Short Stories, Irish literature, Classics, Modern Fiction, Contemporary Literary Fiction, The Japanese Novel, Post Colonial Asian Fiction, The Legacy of the Austro-Hungarian Empire and quality Historical Novels are Among my Interests

Thursday, May 12, 2022

The Invisible Woman by Erika Robuck - A Novel - 2021 - 353 pages

The Invisible Woman by Erika Robuck - A Novel - 2021 - 353 pages 

The Invisible Woman is largely set in France during World War Two

This is the fourth work of historical fiction by Erika Robuck I have so far read 

My prior works  by Erika Robuck read 

Sisters of Night and Fog -2022.  Set also largely in France during WW Two

Fallen Beauty - 2014. Set in upstate New York in the 1920s and 1930s - focusing in part on the poet Edna Saint Vincent Millay

Receive Me Falling. - 2009- Set mostly on the Sugar Cane Plantations on the Caribbean Island of Natal.  Shifting from the 1830s to the 1990s.

The Invisible Woman centers on Virginia Hall, an American woman working as an agent for the British OSS.  Her mission is to support French resistance fighters in German occupied France.  In addition to courage, loyalty, and endurance she has a prosthetic half left leg.  She is in her mid-thirties, speaks passable French and dresses as a much older woman in case her real pictures fall into German or Vichy hands.  Most of the resistance fighters are under twenty.  

Robuck vividly creates the terror of the war, the misery of wasted lives, the terrible cruelly of the Germans.  Virginia is involved in training the French fighters in sabotage and sneak attacks.  The numerous characters are very well developed.  Food is a very important concern.  There is an interesting romantic element.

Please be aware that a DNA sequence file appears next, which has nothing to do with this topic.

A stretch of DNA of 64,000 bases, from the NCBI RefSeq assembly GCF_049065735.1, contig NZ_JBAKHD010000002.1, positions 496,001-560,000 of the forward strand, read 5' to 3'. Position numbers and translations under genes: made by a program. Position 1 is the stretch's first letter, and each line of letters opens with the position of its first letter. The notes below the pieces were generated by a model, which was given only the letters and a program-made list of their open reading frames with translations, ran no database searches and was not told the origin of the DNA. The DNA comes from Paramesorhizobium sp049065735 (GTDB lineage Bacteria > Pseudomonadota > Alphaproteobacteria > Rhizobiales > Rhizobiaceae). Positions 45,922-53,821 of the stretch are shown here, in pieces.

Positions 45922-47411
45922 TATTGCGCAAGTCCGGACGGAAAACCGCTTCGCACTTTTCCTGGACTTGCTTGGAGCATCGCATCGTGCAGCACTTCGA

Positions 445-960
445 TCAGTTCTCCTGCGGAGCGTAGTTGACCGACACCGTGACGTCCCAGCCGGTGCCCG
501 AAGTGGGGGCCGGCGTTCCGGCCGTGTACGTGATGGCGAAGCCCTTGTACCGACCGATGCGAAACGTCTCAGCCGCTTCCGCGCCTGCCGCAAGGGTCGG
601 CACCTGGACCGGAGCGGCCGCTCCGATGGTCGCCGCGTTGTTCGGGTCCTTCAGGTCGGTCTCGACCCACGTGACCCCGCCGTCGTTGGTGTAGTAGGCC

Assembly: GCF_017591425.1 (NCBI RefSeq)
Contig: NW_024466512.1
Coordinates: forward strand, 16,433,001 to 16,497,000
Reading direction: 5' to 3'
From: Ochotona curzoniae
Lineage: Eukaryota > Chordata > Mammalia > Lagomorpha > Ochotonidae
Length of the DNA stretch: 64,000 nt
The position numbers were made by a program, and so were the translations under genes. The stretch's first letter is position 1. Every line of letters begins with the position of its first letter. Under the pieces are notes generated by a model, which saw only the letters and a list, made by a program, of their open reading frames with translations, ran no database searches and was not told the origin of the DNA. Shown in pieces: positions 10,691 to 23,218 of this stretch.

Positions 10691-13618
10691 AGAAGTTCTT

Virginia’s activities can put her and others in danger if things go wrong.  There is a lot of tension in the events.  Virginia gets close to people even though this is contrary to OSS training. 

I found The Invisible Woman kept me more and more interested as I came to love the resistance and hate the Germans.

I endorse this book with no reservations to all into World War Two literature.

Erika Robuck is the national bestselling author of The Invisible Woman, Hemingway’s Girl, Call Me Zelda, Fallen Beauty, The House of Hawthorne, and Receive Me Falling. She is also a contributor to the anthology Grand Central: Postwar Stories of Love and Reunion, and to the Writer’s Digest essay collection Author in Progress. In 2014, Robuck was named Annapolis’ Author of the Year, and she resides there with her husband and three sons.

I hope to next read her Hemingway’s Girl.

Mel Ulm


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